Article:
Answer These Important Questions Before Fundraising

Here are 50 guiding questions that prompt founders to think critically and creatively before taking their first fundraising call

At Rough Draft Ventures we work with hundreds of first-time founders at the earliest stage. We’re often their first supporters, backing them with raw products and an inspiring vision. Our goal is to accelerate them to the next stage — one where they have the traction and infrastructure that deserves additional funding.

Over the past four years, we’ve backed nearly 100 student-founded startups that have raised additional funding from leading seed stage firms including Founder Collective, Box Group, First Round Capital, Slow Ventures, and Lerer Hippeau Ventures.

As first-time-raisers, our founders often turn to us for advice on how to navigate the complicated world of fundraising. Throughout these conversations, we’ve identified a set of questions that encourage our founders to think critically about why they’re fundraising, help them articulate a strong narrative, position their current story within the broader narrative of the company, and illuminate areas of improvement.

Before taking your first fundraising meeting, be sure you have an original and thoughtful answer to these 50 questions.

Source: Giphy

Remember: VCs meet with hundreds of companies, meaning they’ve heard hundreds of answers to these questions. When talking about market size, for example, don’t just list the number of smartphone users or snake people. Make your story memorable!

  1. What moment inspired you to pursue this full time?
  2. Who does what on your team?
  3. How do your backgrounds prepare you for this startup?
  4. Who are your next two hires and why?
  5. Who are your closest mentors?
  6. What’s your favorite book?

7. What problem are you addressing?

8. Is this really that problematic?

9. Who is your target consumer?

10. How big is the market?

11. Let me ask that again. How big is the market really?

12. Can you send me one or two articles to help me better understand this market?

13. Why does this deserve to be a standalone company rather than a feature of an existing product?

14. If you could add two features to your product right now, what would they be?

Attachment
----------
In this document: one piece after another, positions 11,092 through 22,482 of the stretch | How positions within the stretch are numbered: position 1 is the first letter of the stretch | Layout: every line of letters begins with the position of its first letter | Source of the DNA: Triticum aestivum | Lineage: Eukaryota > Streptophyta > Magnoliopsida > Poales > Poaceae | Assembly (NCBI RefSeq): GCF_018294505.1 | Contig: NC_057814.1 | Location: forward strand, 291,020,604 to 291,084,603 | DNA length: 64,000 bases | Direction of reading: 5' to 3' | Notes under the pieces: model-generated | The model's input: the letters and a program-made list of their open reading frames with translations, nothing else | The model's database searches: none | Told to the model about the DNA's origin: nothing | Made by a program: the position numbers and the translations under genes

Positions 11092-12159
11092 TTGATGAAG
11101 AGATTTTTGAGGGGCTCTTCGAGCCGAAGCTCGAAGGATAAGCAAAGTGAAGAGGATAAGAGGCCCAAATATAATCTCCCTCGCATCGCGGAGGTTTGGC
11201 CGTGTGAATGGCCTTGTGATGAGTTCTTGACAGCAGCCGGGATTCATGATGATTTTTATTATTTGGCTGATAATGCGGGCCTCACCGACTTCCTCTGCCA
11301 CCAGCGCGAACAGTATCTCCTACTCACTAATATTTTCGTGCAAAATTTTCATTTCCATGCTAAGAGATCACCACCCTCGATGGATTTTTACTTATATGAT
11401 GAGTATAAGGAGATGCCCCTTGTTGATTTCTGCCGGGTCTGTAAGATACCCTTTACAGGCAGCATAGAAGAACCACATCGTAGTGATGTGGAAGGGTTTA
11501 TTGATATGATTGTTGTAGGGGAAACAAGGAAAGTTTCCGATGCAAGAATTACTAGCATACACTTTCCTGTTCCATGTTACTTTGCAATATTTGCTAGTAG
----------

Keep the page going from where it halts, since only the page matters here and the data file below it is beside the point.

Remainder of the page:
15. How technically challenging is this product?

16. Is this product easily adoptable?

17. What’s defensible about your product/model?

18. How many customers do you have?

19. How engaged are your users?

20. What are your milestones to date?

21. What has been the highlight of your last month?

22. What has driven your growth to date?

23. What’s one thing you’ve learned from your early customers or pilots?

24. Can you share any testimonials?

25. How do you acquire customers?

26. What’s the sales cycle like?

27. What are your unit economics? Do they improve with scale?

28. What’s the path to profitability?

29. What could go wrong with this approach?

30. Can you walk me through the supply chain? How does this optimize with scale?

31. Who are your closest competitors?

32. What makes you unique among the competition (ie price, product, etc)?

33. Why should a startup, rather than an incumbent tech company, solve this problem?

34. Has anyone tried to solve this? Why hasn’t it worked before, and why will it now?

35. What company do you look up to the most?

36. Are there potential network effects with scale?

37. Does it make sense to focus on large, mainstream audience or a concentrated community of power users? Why?

38. Does this company go public?

39. What would have to happen for you to say “okay, we did it. We did what we set out to do” ?

40. How big does this get beyond that?

41. What regulatory hurdles do you face?

42. Have you filed a patent?

43. What makes this defensible?

44. What’s the biggest regulatory risk?

45. Why are you fundraising now?

46. What does your traction to date prove?

47. What are you fundraising for?

48. What is the timeline for this round?

49. What are one or two companies you look up to?

50. Who are 3 Angels and 5 VCs you’d like to participate?


If you’re a student looking to take your startup, company, or project to the next-level, drop us a line & let’s explore what we can build together.
Icon credits: “Creative Team,” “Market Share,” and “Piggy Bank” by Delwar Hossain, “Gift” by Alberto Oliva Vilches, “Cog” by Eric Bergholz, “Scale” by Edward Boatman, “Analytics” by DesignNex, “Podium” by Miguel C Balandrano, and “Rules” by Arthur Shlain from the Noun Project